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Cyclist’s 2022 Tour de France predictions: Maillot jaune, biggest surprise and more

The Cyclist team have their say on who will win the jerseys at the Tour de France, as well as the biggest surprises and most stage wins

Robyn Davidson
29 Jun 2022

We’ve barely recovered from a week of national championships and the impending monolith of the Tour de France is upon us.

The next Grand Tour of the year after the Giro d’Italia should bring three weeks of drama and excitement to our TV screens as the peloton rolls out from the Grand Départ in Copenhagen towards a glitzy finale on the Champs-Élysées.

Stars such as Tadej Pogačar (UAE Team Emirates) and Primož Roglič (Jumbo-Visma) will undoubtably be fighting for the top spot on the podium. But only one can prevail.

Much like bragging rights in the Cyclist office after Roby- I mean, someone, accurately predicts the Tour de France.

Let’s get into it…



Pete Muir, Editor

A.S.O./Alex Broadway

Yellow jersey (general classification): Primož Roglič, Jumbo-Visma

Roglic has to – just has to – win at least one Tour de France during his career, and this year looks like his best chance. He’s got the form, he’s got the team, he’s got the parcours. All he needs now is the luck.

Polka dot jersey (King of the Mountains): Guillaume Martin, Cofidis

With no real chance of competing for the GC (look what happened to him at the Giro), the Frenchman’s attacking, never-say-die approach could see him target breaks and go hunting for mountain points.

Green jersey (points classification): Wout van Aert, Jumbo-Visma

If you rule out the pure sprinters like Fabio Jakobsen and Caleb Ewan, who are you left with? In the field of fast-men-who-can-also-climb, Van Aert has no peers.

White jersey (best young rider): Tadej Pogačar, UAE Team Emirates 

He’s still only 23. I had to double-check that, because it already feels like he’s been around forever, but it’s true – 23! He could still be winning the Tour when Alejandro Valverde is picking up his pension.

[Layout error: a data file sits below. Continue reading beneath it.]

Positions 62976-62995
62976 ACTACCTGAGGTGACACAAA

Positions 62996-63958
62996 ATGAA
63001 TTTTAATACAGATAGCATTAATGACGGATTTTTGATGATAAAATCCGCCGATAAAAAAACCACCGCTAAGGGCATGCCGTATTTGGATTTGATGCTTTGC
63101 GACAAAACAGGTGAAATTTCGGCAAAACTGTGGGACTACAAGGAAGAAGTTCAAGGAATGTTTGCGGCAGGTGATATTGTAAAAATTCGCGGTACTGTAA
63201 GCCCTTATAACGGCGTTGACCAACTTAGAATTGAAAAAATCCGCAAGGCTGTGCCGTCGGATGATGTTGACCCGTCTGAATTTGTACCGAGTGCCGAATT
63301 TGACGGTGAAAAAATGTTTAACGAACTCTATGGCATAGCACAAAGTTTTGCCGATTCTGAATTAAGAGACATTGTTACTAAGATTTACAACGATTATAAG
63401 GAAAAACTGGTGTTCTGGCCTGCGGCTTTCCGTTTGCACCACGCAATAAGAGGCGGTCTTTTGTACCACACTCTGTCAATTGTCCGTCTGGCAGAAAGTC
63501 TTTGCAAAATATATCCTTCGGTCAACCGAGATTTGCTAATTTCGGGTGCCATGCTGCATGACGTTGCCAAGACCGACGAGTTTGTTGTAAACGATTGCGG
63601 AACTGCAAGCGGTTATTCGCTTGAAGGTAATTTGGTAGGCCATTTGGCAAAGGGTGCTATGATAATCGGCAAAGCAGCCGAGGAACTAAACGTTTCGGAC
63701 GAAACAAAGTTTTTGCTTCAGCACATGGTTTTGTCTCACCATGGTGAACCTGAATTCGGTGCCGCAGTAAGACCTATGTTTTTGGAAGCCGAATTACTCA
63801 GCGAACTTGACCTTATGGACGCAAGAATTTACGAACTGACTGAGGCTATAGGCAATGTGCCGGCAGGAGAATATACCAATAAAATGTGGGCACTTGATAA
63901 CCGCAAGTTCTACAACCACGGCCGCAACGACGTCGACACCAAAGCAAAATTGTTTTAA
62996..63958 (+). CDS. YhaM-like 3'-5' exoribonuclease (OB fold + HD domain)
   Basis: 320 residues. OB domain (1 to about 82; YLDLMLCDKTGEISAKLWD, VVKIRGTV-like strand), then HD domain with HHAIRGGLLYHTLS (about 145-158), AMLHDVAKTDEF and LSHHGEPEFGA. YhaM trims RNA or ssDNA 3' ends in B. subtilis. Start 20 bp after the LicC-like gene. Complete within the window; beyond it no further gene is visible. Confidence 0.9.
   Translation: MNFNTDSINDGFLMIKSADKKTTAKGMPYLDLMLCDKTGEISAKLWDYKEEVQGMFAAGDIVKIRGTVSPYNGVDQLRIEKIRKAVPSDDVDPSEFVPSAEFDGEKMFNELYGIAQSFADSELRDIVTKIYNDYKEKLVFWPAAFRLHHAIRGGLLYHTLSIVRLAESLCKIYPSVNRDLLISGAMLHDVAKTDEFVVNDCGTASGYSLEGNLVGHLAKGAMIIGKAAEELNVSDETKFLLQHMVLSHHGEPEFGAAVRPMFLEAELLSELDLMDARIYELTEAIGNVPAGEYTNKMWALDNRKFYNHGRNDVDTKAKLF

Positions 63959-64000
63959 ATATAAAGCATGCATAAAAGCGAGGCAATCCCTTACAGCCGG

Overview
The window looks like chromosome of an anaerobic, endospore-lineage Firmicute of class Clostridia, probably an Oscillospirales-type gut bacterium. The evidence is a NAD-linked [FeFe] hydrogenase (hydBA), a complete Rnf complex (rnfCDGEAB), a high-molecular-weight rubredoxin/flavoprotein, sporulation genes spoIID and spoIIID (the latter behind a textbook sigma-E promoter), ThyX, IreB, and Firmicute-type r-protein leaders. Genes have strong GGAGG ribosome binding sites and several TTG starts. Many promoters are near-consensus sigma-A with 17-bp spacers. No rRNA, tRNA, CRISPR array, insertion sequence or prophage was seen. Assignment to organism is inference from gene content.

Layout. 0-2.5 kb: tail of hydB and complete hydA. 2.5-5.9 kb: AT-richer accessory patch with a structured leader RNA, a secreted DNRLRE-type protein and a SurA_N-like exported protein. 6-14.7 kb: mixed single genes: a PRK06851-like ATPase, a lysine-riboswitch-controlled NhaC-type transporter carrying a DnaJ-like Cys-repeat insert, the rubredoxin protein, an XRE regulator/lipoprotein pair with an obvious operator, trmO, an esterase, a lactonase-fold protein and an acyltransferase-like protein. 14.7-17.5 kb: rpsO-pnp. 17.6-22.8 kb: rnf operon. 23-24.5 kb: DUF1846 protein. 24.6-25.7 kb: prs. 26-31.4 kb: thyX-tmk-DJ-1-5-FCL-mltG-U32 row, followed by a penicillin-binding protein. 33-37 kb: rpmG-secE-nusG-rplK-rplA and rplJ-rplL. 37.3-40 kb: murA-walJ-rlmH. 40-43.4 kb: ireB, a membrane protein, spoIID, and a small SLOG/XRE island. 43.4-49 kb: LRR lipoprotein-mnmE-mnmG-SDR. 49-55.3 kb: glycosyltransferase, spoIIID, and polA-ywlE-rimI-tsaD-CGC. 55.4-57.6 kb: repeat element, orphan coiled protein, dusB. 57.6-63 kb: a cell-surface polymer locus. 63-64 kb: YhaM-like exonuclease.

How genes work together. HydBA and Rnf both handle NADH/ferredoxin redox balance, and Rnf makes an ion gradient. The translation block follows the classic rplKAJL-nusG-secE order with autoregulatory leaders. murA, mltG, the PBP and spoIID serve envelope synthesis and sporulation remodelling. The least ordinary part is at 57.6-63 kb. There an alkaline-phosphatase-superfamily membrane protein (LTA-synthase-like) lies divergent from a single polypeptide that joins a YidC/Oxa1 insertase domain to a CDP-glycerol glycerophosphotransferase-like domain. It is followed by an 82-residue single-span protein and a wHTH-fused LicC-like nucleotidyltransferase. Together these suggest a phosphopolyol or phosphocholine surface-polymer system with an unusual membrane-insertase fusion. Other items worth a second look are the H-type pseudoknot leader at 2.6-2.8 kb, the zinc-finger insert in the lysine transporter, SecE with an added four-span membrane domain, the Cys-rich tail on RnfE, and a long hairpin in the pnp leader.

Most stage wins: Fabio Jakobsen, QuickStep Alpha Vinyl

The best sprinter with the best sprint team. He’ll win back-to-back stages in Denmark and then the final sprint on the Champs-Élysées to take three stages overall.

Team with the most stage wins: QuickStep Alpha Vinyl

Jakobsen's three, plus one for Kasper Asgreen and one for Tim Declercq on the cobbled stage.

First maillot jaune: Filippo Ganna, Ineos Grenadiers

At 13km, the Stage 1 time-trial is just long enough for the Italian to demonstrate his superiority.

Biggest surprise: Movistar

Movistar somehow win the team classification again, despite being all but invisible for the entire race.

Stage looking forward to the most: Stage 12

The return to Alpe d’Huez will be carnage – hopefully in a joyous, celebratory way. Not actual carnage.

Robyn Davidson, Editorial Assistant

Jean Catuffe via Getty Images

Yellow jersey (general classification): Tadej Pogačar, UAE Team Emirates

Sometimes at night, in the depths of my peaceful slumber, I am awoken with an almighty fright. That was an unintentional rhyme, but the mere concept of Pogačar is enough for anyone to break out into a sweat.

Especially if you’re his rivals after you already witnessed him win Tirreno-Adriatico and Strade Bianche then dominate the Tour of Slovenia. 

Just don’t say his name three times in the mirror or he’ll appear and steal your KoM.

Polka dot jersey (King of the Mountains): Romain Bardet, Team DSM

On the subject of mountains, I hope the attacking force of Romain Bardet will shoot off in search of general classification time as the road gets steeper. He’ll probably just miss the podium, but he’ll have worked his way into the polka dots and given France something to celebrate after a lack of Julian Alaphilippe.

Green jersey (points classification): Wout van Aert